In the past, students underwent standardized testing at grades four, eight and upon graduation to measure their academic progress. But as the Common Core Standards are implemented students’ progress will be monitored and tested at each grade level. Hagen explained the new system provides an advantage for teachers, parents and students alike.

“It’s a lot easier both for teachers and parents and everyone to understand exactly what your child should be learning at each grade level, so that’s a big difference between what we’ve had before and what we have now,” said Hagen.

Part of the transition process is to implement new teaching methods in the classroom, emphasizing the need for students to fully comprehend each and every concept to develop a sound knowledge base in Math and English/Language Arts.

“A lot of the way that we’ve done math is having students learn a lot of different math concepts at one time, and the Common Core Standards is much more about students mastering one skill before they move on to learning another skill,” said Hagen. “So a teacher can be much more focused on making sure their kids master something before moving on.”

The Common Core Standards for English/Language Arts emphasize literacy across a school districts’ curriculum, not just in English classrooms. This means incorporating more informational texts and non-fiction materials that will ultimately help students to develop strong critical thinking skills, Hagen said.

The Sheridan School District is in position to embrace this focus on literacy and developing the writing process in English classes, comparing past curriculums to the new standards, Harding said.

“The previous state standard in literacy used to be identify various literary devices including figurative language, imagery, allegories, symbolism,” she explained. “The new common core standard says ‘Determine the meaning of words and phrases as they are used in the text, including figurative language, connotative meanings and analyze the impact.’”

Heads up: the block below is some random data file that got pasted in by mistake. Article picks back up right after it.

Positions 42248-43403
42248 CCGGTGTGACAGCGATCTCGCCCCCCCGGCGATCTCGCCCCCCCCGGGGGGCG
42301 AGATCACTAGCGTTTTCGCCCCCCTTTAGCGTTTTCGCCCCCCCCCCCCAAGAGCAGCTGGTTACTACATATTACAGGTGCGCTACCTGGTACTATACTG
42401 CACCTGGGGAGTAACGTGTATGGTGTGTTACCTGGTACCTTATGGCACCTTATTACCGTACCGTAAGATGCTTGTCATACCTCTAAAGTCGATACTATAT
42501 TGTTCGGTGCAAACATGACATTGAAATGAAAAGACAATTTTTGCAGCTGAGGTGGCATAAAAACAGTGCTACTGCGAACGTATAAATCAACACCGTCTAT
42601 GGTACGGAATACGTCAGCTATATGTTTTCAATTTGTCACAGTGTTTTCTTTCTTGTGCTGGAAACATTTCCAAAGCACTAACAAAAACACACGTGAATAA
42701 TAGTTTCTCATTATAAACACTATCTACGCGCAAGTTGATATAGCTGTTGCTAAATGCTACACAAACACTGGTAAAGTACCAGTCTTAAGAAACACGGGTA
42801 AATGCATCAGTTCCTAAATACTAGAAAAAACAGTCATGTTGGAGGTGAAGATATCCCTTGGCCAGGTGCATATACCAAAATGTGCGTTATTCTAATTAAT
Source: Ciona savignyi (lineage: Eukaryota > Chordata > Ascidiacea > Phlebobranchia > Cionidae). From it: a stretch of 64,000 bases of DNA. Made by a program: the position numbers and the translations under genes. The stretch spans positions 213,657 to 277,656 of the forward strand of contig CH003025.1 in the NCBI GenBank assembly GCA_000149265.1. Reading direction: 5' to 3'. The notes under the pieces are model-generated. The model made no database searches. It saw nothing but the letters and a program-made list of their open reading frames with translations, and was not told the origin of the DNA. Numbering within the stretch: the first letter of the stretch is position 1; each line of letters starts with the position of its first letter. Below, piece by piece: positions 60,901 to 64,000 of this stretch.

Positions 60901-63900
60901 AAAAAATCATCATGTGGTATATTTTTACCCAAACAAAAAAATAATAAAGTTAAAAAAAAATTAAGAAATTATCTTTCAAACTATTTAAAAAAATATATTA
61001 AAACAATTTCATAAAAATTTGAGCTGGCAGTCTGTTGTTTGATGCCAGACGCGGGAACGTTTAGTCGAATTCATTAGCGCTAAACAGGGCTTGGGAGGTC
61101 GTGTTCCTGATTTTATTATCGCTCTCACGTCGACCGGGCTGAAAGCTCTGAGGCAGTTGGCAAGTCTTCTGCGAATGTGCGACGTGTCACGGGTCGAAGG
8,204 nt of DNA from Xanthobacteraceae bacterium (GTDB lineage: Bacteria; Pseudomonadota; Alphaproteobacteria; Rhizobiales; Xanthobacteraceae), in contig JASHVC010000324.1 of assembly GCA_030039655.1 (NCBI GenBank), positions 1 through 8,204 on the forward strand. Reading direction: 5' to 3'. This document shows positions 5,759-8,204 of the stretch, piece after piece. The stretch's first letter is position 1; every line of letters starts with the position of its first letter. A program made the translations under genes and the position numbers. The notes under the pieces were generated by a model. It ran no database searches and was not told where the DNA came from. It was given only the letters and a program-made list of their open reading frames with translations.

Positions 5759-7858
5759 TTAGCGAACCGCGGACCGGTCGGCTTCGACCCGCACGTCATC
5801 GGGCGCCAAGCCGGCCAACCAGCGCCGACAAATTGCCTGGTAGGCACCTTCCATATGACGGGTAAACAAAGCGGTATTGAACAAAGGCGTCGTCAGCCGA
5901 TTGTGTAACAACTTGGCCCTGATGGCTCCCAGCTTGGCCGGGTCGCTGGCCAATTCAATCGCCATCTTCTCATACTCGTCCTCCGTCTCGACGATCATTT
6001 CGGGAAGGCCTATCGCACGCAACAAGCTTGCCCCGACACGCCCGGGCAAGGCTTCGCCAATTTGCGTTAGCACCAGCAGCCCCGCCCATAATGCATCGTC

In January, curriculum specialists Jean Howard and Cynthia Green visited the Sheridan School District to observe elementary and junior high classrooms that had already begun to implement the new Common Core Standards, and they shared their observations in a follow up letter to the Sheridan School Board.

“The students were engaged in meaningful conversation and worked collaboratively to accomplish the assigned task,” wrote Howard and Green. “Throughout the lesson, the class was directly instructed as well as student led, while the teacher facilitated the activity. It was an impressive balance of facilitation and instruction.

“We were struck by the confidence that students had as they shared their math ideas. All students spoke to the task at one point or another in the class. It was a comfortable environment where students openly expressed their understanding of the problem,” they continued. “This work is in line with what the Montana Common Core Standards will demand of our students, teachers, administrators and superintendents.”

This year Sheridan teachers will utilize a computer program called My Access to help develop their students’ writing ability across the board, Harding said.